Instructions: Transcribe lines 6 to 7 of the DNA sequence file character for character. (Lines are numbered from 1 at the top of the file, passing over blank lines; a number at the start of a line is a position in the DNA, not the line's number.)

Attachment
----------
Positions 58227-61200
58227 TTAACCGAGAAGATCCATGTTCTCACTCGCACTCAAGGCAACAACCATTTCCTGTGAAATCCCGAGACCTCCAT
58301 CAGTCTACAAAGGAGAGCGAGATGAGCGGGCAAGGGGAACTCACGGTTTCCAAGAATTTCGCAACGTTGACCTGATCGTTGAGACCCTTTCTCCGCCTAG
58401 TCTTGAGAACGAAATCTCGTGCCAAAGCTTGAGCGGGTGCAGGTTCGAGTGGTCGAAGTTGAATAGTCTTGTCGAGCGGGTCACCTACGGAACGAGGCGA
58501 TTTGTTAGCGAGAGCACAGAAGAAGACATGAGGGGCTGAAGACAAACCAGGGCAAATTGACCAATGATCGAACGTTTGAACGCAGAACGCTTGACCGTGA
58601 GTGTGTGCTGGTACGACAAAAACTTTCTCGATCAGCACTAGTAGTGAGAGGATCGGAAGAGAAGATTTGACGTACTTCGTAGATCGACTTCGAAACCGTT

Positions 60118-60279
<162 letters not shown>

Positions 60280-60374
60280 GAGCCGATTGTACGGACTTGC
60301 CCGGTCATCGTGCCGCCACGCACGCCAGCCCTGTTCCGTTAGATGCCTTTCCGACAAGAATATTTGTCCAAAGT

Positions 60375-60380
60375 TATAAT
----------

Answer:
58601 GTGTGTGCTGGTACGACAAAAACTTTCTCGATCAGCACTAGTAGTGAGAGGATCGGAAGAGAAGATTTGACGTACTTCGTAGATCGACTTCGAAACCGTT

Positions 60118-60279